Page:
Southern feel

Po' Boys & Pickles gets it just right
By BRIAN DUFF  |  February 24, 2010

STRONG + CRUNCHY The blackened fish sandwich at Po’ Boys & Pickles.

As sandwich shops continue to proliferate during this down economy, the new Po' Boys & Pickles offers a formula for short-term buzz, and perhaps long-term loyalty: have a clear and distinctive vision and stick to it. In recent weeks, every time I mentioned Po' Boys someone piped up to say they have been wanting to try that place. And everyone liked it once they got there. Po' Boys gets the details of a New Orleans sandwich shop right, without an off-putting authenticity obsession.

You won't hear the sleepy tones of a Louisiana accent at Po' Boys, but the vibe is appropriately relaxed. The young proprietor moved to New Orleans after the hurricane, and while he did not stay more than a year or two, he clearly paid attention. There are few explicit nods to the Maine palate on the menu, though things have been tamed just a hair in terms of spiciness and depth of flavor.

This was clearest in the gumbo — a good stew filled with Maine shrimp, chicken, and sausage, but just a touch too mild. The broth's bite came more from pepper than from chili heat. Gumbo thickened with roux can achieve a dark-deep flavor that was not quite there at Po' Boys — they might be adding a bit of cornstarch. But there was no quibbling with the terrific biscuit — a seductive-looking square of pastry that was moist, buttery, flakey, and light.

The sandwich that gave the shop its name is piled high with pulled beef that had been slow-roasted until it was completely tender. There was just a hint of gravy but plenty of mild, creamy horseradish mayo. The all-important French rolls, slightly toasted, are soft but offer a good chew. The pulled pork had many of the tender virtues of the roast beef. There was still plenty of fat in the pork — just how I like it, though it's a matter of taste, as some folks like to render a bit more fat out with a longer cook — and the barbecue sauce was a great version of the thin vinegar-based Southern style that true connoisseurs prefer.

The best sandwich might have been the blackened fish. It had several big moist pieces of pollock, a fish whose strong flavor was balanced by a seared seasoning with plenty of cayenne, paprika, and pepper, topped by a crunchy slaw. The seafood on sandwiches with fried shrimp and fried oysters was expertly fried, though the breading-on-bread combination can get a little heavy. A creole sausage sandwich was surprisingly mild. The four thick patties tucked into the roll would have looked at home on a breakfast plate. The muffaletta sandwich offered a great salty combination of cured meats under a sharp olive relish, and came on the French roll rather than the round of Italian bread that gives the sandwich its name.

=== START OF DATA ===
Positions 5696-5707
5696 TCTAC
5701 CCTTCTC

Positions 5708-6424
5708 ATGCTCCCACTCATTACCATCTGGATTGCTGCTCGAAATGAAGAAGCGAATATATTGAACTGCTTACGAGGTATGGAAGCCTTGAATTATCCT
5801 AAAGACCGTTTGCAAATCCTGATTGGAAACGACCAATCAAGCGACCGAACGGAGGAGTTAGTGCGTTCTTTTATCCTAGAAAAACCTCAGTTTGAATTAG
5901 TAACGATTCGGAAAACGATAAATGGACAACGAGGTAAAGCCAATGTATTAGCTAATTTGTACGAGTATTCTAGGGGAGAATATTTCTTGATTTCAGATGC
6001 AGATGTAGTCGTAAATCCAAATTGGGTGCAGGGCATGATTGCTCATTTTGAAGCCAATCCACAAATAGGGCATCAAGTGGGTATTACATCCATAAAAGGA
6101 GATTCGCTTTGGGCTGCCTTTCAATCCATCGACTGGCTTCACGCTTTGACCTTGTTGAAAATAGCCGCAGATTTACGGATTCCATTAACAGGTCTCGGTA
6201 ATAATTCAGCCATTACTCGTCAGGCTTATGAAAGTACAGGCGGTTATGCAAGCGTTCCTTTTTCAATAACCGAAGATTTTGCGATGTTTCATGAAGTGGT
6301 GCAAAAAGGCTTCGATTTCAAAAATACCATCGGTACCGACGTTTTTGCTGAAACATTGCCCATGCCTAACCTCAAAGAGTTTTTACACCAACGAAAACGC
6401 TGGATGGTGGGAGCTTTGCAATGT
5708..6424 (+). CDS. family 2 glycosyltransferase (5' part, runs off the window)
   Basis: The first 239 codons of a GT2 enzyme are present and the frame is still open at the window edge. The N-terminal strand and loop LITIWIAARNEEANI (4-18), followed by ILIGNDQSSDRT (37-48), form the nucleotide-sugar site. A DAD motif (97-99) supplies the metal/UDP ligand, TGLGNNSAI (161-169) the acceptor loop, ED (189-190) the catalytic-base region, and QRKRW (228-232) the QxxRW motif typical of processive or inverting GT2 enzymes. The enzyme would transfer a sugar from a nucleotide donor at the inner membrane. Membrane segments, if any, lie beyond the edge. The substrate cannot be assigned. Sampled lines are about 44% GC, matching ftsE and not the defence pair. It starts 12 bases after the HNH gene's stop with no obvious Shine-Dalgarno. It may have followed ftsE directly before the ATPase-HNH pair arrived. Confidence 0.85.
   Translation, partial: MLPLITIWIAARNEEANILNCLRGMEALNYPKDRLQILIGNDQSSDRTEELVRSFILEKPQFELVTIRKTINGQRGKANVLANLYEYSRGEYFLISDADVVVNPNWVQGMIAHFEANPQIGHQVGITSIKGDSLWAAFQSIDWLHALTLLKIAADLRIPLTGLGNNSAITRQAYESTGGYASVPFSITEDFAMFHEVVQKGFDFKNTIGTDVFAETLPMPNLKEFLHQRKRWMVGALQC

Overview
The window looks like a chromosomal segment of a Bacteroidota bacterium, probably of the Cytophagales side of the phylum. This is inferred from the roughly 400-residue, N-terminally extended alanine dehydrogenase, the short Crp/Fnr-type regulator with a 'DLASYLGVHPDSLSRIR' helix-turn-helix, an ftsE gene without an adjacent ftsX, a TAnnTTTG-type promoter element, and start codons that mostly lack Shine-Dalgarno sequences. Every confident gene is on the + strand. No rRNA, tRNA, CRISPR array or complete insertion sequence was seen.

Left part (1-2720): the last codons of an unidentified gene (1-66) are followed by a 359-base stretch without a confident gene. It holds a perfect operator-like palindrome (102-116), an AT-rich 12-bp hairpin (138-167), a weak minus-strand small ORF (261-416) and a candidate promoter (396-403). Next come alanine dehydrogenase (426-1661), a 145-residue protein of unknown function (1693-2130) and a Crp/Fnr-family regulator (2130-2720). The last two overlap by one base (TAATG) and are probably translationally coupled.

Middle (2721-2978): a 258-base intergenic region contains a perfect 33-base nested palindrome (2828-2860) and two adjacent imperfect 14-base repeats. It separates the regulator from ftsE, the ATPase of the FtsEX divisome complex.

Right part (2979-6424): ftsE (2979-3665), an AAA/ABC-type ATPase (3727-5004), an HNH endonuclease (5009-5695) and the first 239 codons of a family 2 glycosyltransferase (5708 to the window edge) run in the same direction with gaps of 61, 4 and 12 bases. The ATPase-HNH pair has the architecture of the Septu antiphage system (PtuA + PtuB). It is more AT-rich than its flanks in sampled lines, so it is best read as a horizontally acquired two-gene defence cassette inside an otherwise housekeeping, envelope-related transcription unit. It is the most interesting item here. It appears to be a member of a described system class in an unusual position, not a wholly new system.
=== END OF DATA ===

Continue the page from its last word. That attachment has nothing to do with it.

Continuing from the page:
1  |  2  |   next >
  Topics: Restaurant Reviews , Culture and Lifestyle, Food and Cooking, Foods,  More more >
| More

Most Popular
Share this entry with Delicious
  •   COPING WITH ADULTHOOD  |  August 07, 2014
    The neighborhood’s newish Central Provisions is grown up. But it also embodies our ambivalence about adulthood, and our persistent hope that a few more drinks will help us cope with it.
  •   PATHS TO GREATNESS  |  July 31, 2014
    India, like the American university, is mostly in the news these days for its bloated and ineffective administration and an epidemic of underprosecuted sexual assault. But let’s not give up on either—India or college—as a source of wisdom and repository of culture.
  •   THE QUAY TO GOOD LIVING  |  July 11, 2014
    Though they offer an appealing moral clarity, in practice zero tolerance policies have ruined any number of urban schools, fragile marriages, and card-marred soccer games. Zero tolerance almost ruined Portland a few years back, too.
  •   BITING INTO THE FANTASY  |  July 10, 2014
    Is it a sign of the shallowness of our national culture that we have spent half a decade excited by the idea of food served from trucks? Sure. But is it a symptom of some deeper condition? I suspect so. This summer offers a chance to investigate thanks to the arrival of a critical mass of food trucks around Portland, along with the film Chef, about a restaurant chef who starts a food truck.  
  •   A RAIL-CAR PALACE IN BIDDEFORD  |  June 11, 2014
    The barrel roofed train-car looks incredibly good given it’s nearly a century old.

 See all articles by: BRIAN DUFF